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The Kansas Rural Center will host its annual Farm and Food Conference November 16 and 17, 2018, in Wichita, Kansas, featuring three distinguished keynote speakers this year as well as a panel of community leaders. Keynote talks and breakout sessions will exemplify the theme, “Framing Our Future: What is Right about Food, Farming and Communities in Kansas.”

Too often attention, both state and national, focuses on “what’s the matter with Kansas?” The conference will highlight the good hard work going on across the state to keep or create jobs and opportunities, to rebuild communities, and to share information on diversifying farming and food enterprises, to develop food councils and related food businesses, and how to advocate for these positive changes.

KRC Executive Director Mary Fund says, “Yes, rural Kansas – and a large swath of rural America may appear be dying – but we are not dead yet. The infrastructure for a new food economy, or a new economy, is not here yet. But, we are building it one farm, one business, and one community at a time.” This year’s Farm & Food Conference will help tell the stories of how Kansas is alive and the innovative ways in which people are working to keep it that way.

Three nationally renowned keynotes will provide national context and experience to growing local economies through healthy food systems from the soil to the dinner plate.

Friday’s keynote speaker, Dr. Mary Hendrickson, University of Missouri rural sociologist, will talk about community wealth and how local food systems can transform economies. Mary is an energetic, optimistic advocate for rural and community economics and culture. She has spent 15 years working to create local food systems in the state of Missouri through University of Missouri Extension where she gained valuable on-the-ground experience in transforming food systems. Dr. Hendrickson is one of the authors of “Harvesting Opportunity: The Power of Regional Food System Investments to Transform Communities,” published by the Federal Reserve Bank of St. Louis last year.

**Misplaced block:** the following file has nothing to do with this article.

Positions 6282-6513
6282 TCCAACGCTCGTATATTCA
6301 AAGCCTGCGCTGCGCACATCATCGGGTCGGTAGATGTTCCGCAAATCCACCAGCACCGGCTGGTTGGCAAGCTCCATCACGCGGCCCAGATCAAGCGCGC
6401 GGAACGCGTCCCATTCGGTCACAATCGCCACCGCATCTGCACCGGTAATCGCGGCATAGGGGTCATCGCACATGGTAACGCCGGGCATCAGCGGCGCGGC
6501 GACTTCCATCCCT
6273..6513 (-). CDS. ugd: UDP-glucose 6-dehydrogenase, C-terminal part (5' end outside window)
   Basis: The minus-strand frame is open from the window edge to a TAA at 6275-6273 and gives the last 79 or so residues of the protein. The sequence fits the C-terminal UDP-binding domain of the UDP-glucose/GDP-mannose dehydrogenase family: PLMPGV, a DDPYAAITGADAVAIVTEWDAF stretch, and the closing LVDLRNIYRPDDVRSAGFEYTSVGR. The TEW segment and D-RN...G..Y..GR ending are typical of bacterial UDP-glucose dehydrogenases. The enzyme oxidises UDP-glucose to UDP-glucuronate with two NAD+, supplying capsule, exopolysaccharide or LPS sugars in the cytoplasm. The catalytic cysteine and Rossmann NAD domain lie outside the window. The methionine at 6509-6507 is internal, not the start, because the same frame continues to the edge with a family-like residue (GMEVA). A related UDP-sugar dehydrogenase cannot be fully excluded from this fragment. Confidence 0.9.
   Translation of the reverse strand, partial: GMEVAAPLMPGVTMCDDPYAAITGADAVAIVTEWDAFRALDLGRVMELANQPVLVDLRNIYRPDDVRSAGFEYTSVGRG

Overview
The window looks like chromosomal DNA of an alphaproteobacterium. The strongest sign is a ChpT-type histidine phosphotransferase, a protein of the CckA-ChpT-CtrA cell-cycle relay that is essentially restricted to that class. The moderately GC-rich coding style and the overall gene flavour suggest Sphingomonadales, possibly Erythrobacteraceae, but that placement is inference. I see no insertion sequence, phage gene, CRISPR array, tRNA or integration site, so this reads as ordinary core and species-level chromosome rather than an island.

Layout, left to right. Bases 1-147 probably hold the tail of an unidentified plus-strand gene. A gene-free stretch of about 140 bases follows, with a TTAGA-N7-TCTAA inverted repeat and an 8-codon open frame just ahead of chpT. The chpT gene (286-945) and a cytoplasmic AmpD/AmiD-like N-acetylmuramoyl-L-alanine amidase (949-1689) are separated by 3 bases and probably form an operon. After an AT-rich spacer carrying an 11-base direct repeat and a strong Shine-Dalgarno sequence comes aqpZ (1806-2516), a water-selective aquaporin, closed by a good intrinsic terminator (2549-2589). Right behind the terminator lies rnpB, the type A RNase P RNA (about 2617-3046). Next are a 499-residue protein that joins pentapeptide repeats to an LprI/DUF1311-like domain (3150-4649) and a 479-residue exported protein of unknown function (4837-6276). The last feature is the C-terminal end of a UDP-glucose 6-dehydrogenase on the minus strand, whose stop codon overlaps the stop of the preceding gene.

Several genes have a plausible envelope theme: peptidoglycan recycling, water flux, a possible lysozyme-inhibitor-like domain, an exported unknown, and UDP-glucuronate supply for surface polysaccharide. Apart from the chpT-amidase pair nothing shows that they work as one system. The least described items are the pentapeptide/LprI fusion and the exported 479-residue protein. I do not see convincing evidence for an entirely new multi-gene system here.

Also on Friday, KRC will host a panel facilitated by Marci Penner with the Kansas Sampler Foundation focusing on, “what is right about Kansas food, farm and communities.”  The panel of community and farm leaders will share their stories about innovative ways they are working to keep Kansas alive.

On Saturday, David Montgomery, University of Washington professor, winner of a MacArthur Fellowship, and author of Dirt: The Erosion of Civilizations and The Hidden Half of Nature: The Microbial Roots of Life and Health, a collaboration with Anne Biklé, his wife, will explore the connections between soil health and human health and the farming practices needed for a transformation in agriculture and health. His most recent work is Growing a Revolution: Bringing Our Soil Back to Life. Anne Biklé is a biologist with professional experience in watershed restoration, environmental planning, and public health. Anne’s address will focus more on the soil and human health connections. Her work and research connecting the two has appeared in many magazines, radio and documentaries.

Each day of the conference will also include 10 to 12 breakout sessions featuring presentations and panel discussions on building a new food economy, beginning farmers and the next generation, production and marketing, soil health and conservation practices and management, and state policy, community and civic organizing efforts in Kansas, and more. A full agenda will soon be available online at KRC’s website.

Cost to attend the conference is $70 per day or $135 for both days which includes access to all presenters, lunch and snacks both days, and a Friday evening social hour. Both days will include a lunch from locally-sourced ingredients and will offer conference attendees time for networking and visiting exhibitor booths.

Register online at www.kansasruralcenter.org. Hotel rooms at Hotel at Old Town are available at a discounted rate for conference participants. To reserve a room call 316-267-4800.

The mission of KRC, a non-profit research, education and advocacy organization founded in 1979, is to promote the long-term health of the land and its people through research, education and advocacy that advance an economically viable, ecologically sound, and socially just food and farming system. For more information, visit www.kansasruralcenter.org.